Green Flash Brewing Co.
All About Beer: What is it about the San Diego beer community? Ten years ago, even though a lot of the major players were in place, it wasn’t on fire the way it is now.
CS: I think the fun thing that makes San Diego unique, compared to other awesome metropolitan craft beer hot spots, is that San Diego offers more diversity of beer styles. There’s a lot more Belgian styles, innovative new styles, not just hoppy beers. We have great hoppy beers here, for sure, but we’re not so narrowly focused.
Compared with San Diego, in LA, people who want to get into the industry seem to face more of an uphill struggle, even though there are very good places there. It’s hard to see how the two places can be so different.
LA is a whole different scene. Everything’s so “what’s hot and what’s not.” Brewpubs are restaurants first, and so LA, being so fickle—what have you done lately?—a brewpub might be hot for a couple of weeks, but what’s next? It’s hard to build a loyal audience. That’s just how I feel about LA. It’s not personal; it’s just an observation.
It’s my impression that Green Flash was one of the earlier companies, not to brew Belgian styles, but to put a Belgian twist on American beers. Is that accurate?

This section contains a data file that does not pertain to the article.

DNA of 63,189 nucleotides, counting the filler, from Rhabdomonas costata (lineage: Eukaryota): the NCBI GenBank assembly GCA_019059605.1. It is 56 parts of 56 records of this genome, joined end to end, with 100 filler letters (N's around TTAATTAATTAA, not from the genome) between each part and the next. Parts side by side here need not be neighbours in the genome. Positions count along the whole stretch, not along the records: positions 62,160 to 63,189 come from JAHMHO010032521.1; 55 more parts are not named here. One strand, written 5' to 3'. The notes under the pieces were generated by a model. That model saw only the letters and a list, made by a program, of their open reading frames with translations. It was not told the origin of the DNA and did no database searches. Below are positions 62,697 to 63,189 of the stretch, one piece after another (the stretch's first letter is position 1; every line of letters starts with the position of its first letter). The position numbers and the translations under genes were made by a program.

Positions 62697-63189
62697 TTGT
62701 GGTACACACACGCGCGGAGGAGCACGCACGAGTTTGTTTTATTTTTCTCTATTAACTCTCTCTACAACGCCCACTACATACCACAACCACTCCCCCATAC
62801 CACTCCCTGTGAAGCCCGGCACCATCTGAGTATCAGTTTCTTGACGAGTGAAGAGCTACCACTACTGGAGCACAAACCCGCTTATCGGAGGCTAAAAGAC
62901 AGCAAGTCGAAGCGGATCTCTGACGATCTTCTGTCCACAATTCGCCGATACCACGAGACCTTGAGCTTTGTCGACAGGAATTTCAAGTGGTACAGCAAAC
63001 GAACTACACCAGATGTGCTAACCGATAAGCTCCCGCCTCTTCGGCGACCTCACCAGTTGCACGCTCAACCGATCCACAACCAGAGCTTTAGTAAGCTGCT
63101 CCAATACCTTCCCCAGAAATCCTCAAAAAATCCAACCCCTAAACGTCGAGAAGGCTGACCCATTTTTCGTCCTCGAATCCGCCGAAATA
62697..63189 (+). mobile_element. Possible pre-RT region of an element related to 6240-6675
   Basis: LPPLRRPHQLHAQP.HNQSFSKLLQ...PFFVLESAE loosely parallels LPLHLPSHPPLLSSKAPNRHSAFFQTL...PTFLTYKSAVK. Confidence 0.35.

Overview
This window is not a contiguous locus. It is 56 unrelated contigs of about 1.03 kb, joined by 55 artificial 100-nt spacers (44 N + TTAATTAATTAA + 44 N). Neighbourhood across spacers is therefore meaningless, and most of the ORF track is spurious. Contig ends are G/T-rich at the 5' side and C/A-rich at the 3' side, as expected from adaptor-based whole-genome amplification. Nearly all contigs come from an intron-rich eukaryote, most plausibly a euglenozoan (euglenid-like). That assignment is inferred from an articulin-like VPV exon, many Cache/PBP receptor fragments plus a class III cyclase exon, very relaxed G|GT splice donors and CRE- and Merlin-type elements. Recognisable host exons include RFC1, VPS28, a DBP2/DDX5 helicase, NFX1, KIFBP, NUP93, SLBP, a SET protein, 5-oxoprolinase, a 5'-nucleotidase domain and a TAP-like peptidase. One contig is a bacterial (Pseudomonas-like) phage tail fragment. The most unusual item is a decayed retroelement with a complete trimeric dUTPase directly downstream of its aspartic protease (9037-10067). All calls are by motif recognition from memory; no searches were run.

To some degree, yes. The original focus at Green Flash was high-end craft session beers. That all changed once we made West Coast IPA. It redefined the benchmark West Coast IPA style. There were already a lot of great IPAs out there, so we had to make the beer extravagant.
Our introduction to Belgian beers was our third-anniversary beer. We did a Belgian tripel, which is still in our line-up. That was more a traditional abbey tripel. Then I saw Belgian breweries were inspired by the hops that we’d been using on the West Coast in particular, with beers like Houblon Chouffe. So I looked at that and thought if they can put a Belgian flavor and American hops together, I can do that my own way. I started playing around. We used our imperial IPA wort and fermented it with our house yeast and a Belgian Trappist yeast, dry hopped with several American hops. That’s how we got Le Freak.